Hurricanes form both in the Atlantic basin (i.e. the Atlantic Ocean, Gulf of Mexico and Caribbean Sea) to the east of the continental U.S. and in the Northeast Pacific basin to the west of the U.S. However, the ones in the Northeast Pacific almost never hit the U.S., while the ones in the Atlantic basin strike the U.S. mainland just less than twice a year on average. There are two main reasons. The first is that hurricanes tend to move toward the west-northwest after they form in the tropical and subtropical latitudes. In the Atlantic, such a motion often brings the hurricane into the vicinity of the U.S. east coast. In the Northeast Pacific, a west-northwest track takes those hurricanes farther off-shore, well away from the U.S. west coast. In addition to the general track, a second factor is the difference in water temperatures along the U.S. east and west coasts. Along the U.S. east coast, the Gulf Stream provides a source of warm (> 80 F or 26.5 C) waters to help maintain the hurricane. However, along the U.S. west coast, the ocean temperatures rarely get above the lower 70s, even in the midst of summer. Such relatively cool temperatures are not energetic enough to sustain a hurricane's strength. So for the occasional Northeast Pacific hurricane that does track back toward the U.S. west coast, the cooler waters can quickly reduce the strength of the storm.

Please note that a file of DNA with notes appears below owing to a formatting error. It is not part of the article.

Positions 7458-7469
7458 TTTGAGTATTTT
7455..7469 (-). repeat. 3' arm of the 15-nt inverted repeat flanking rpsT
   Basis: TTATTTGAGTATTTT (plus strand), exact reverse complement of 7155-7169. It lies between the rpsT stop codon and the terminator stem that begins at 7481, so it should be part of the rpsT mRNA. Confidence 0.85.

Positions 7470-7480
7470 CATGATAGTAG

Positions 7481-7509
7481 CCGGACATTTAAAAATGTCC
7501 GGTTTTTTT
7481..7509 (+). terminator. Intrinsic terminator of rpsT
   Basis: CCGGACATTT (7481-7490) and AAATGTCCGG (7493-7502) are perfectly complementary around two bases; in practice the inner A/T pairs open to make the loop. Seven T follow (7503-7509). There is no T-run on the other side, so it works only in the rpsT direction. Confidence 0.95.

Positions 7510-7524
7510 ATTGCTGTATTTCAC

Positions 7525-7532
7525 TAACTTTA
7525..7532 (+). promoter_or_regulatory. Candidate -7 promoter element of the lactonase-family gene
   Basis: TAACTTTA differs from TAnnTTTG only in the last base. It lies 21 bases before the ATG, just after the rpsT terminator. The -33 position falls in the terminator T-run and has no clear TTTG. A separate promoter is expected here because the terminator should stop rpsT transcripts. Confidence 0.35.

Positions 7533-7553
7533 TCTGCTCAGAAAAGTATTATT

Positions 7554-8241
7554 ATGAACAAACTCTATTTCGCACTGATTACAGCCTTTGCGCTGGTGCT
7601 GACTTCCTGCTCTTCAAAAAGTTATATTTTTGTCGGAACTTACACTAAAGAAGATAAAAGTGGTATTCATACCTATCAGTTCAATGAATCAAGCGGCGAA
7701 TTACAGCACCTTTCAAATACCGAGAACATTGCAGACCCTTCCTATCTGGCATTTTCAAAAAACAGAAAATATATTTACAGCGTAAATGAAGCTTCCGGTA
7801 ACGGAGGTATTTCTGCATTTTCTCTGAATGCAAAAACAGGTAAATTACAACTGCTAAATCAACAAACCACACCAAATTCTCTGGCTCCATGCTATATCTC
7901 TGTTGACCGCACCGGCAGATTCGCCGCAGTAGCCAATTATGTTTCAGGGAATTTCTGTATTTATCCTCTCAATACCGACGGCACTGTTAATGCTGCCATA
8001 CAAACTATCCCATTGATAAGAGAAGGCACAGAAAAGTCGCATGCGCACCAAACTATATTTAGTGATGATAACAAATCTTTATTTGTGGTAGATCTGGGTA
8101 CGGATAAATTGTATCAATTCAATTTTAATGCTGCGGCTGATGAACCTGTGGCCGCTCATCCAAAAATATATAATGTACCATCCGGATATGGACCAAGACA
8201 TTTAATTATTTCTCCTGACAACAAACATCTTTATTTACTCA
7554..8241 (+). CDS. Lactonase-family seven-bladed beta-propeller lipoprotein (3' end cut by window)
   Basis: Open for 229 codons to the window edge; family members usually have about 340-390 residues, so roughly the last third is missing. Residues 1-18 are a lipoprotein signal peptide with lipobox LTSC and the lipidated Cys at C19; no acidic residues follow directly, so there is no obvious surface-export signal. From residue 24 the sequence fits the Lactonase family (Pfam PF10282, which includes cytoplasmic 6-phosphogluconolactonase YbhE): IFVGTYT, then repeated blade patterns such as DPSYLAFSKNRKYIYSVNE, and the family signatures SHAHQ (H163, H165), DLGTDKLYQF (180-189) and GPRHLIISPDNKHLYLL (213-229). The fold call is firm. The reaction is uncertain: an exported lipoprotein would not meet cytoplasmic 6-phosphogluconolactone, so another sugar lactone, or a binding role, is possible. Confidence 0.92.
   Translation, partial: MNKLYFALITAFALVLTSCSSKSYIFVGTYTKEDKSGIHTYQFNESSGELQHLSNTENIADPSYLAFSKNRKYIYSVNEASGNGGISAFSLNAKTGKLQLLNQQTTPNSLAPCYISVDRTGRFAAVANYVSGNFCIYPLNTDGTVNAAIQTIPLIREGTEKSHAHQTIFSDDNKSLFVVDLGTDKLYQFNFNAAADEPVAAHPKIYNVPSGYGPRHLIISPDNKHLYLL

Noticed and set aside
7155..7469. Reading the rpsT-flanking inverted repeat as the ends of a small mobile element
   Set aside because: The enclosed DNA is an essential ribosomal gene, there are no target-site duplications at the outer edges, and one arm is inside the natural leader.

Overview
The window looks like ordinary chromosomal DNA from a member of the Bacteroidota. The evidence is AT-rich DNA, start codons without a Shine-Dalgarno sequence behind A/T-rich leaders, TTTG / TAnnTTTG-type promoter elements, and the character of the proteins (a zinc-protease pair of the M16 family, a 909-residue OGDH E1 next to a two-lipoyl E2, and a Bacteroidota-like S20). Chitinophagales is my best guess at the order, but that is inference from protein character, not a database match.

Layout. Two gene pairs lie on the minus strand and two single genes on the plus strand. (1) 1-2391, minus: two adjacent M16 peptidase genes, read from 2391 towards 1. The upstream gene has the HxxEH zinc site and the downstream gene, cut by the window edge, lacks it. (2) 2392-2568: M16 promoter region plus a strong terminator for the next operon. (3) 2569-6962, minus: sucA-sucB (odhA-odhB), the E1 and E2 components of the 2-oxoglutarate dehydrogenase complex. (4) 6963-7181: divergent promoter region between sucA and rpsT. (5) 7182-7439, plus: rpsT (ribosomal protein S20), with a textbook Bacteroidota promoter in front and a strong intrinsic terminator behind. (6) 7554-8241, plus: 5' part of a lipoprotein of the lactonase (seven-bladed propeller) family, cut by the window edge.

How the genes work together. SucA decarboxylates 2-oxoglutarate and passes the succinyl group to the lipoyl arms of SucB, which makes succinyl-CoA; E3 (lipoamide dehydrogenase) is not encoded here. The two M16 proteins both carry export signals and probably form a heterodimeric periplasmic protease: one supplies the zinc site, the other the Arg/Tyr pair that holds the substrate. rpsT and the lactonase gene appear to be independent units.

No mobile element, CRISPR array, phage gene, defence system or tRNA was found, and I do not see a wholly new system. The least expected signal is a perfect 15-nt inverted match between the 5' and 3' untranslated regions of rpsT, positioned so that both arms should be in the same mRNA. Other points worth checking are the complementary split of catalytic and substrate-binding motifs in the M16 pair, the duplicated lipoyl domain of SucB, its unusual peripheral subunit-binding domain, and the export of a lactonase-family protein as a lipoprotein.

Surprisingly, not much lightning occurs in the inner core (within about 100 km or 60 mi) of the tropical cyclone center. Only around a dozen or less cloud-to-ground strikes per hour occur around the eyewall of the storm, in strong contrast to an overland mid-latitude mesoscale convective complex which may be observed to have lightning flash rates of greater than 1000 per hour maintained for several hours.